Donors in New York, the A.T.M. for candidates everywhere, avoid the super PAC racket to start 2012

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Mitt Romney. (mittromney.com)
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With the exception of a small number of donors to Mitt Romney and Rick Santorum, that January surge in super PAC money isn't coming from New York, according to new fund-raising reports released yesterday.

Restore Our Future, the super PAC backing Romney, who has enjoyed a virtual monopoly on Republican donors here, reported just under a million dollars from New York in January, thanks to a $500,000 contribution from Caxton Associates' Bruce Kovner, and another $250,000 from Tiger Management founder Julian Peterson. Robert C. Wetenhall, an investment banker who also owns a Canadian Football League team, also gave $150,000.

Restore Our Future raised a total of $6.6 million during the month.

But Romney's numbers, in particular, illustrate the degree to which super PACs are still an exclusive game. The relatively smaller donors who have flocked by the hundreds to Romney's fund-raisers here, often contributing the maximum $2,500 to his primary campaign, have yet to start donating any additional money to the Romney's super PAC. Only three New York donors gave less than six-figure sums, for a combined total of $35,300.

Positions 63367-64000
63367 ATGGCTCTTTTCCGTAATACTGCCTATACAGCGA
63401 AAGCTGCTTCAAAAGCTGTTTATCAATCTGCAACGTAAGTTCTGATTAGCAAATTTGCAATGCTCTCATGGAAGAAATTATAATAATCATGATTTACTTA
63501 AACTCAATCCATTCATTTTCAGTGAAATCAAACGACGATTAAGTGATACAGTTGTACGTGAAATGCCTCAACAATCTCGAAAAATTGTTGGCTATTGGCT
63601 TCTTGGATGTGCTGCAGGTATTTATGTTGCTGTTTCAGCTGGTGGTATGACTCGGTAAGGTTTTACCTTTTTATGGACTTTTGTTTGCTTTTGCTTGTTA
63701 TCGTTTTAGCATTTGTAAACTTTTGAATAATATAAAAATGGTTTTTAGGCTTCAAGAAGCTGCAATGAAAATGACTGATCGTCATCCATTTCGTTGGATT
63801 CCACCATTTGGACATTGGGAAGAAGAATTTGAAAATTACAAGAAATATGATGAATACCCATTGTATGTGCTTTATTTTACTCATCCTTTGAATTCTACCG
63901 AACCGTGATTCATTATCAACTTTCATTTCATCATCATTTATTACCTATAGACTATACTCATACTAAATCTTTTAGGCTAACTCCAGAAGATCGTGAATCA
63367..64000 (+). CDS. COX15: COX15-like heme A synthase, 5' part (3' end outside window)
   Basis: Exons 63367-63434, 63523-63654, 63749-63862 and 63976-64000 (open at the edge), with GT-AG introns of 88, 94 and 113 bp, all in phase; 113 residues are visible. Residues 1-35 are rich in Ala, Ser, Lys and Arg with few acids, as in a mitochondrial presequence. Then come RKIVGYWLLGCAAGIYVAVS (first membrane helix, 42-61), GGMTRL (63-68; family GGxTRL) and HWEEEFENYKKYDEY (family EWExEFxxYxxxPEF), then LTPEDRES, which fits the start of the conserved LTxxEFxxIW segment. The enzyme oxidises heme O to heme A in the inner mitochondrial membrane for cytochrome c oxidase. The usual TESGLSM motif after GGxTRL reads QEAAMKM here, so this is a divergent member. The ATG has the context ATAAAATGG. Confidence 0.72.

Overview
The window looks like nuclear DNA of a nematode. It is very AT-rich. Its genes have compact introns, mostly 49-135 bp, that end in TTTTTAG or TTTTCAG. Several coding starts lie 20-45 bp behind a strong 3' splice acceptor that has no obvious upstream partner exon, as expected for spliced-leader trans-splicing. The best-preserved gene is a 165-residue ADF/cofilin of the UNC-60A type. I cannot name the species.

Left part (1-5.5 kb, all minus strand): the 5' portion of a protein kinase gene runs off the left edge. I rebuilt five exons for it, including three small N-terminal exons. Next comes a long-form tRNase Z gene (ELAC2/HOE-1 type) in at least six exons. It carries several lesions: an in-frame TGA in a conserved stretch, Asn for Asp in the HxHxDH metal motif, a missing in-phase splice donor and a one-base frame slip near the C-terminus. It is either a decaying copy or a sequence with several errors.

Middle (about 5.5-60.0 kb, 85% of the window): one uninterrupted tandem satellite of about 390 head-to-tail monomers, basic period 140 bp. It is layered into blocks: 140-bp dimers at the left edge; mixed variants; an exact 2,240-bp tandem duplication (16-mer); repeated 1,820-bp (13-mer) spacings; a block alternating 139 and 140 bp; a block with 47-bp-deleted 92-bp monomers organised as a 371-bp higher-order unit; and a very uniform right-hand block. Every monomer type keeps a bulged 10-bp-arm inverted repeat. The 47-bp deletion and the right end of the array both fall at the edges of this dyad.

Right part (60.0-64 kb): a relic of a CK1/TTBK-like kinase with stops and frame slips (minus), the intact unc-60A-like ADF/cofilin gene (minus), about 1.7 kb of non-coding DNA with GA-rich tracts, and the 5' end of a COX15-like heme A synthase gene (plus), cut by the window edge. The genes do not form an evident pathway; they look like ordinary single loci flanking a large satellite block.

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That's still significantly more support than the other candidates, including Barack Obama, collected from New York in January.

The only donor in New York State to give to Rick Santorum's Red, White and Blue Fund was Kimber Manufacturing, a gun manufacturer based in Yonkers, which gave $100,000.

Newt Gingrich's Winning Our Future PAC, which has been heavily subsidized by Las Vegas casino mogul Sheldon Adelson, had just two New York donors, a Buffalo-based C.E.O. and a self-employed singer-songwriter, who gave insignificant amounts: a combined $800.

But even that modest sum beat the amount New York donors gave to President Obama's super PAC, Priorities USA Action, which collected just $59,000 in January, a mere $700 of which came from New York State, spread over three donations. 

Those numbers could rise this month. In early February, the president expressed his willingness to utilize the super PAC, and sanctioned some of his top officials to appear at fund-raisers on its behalf.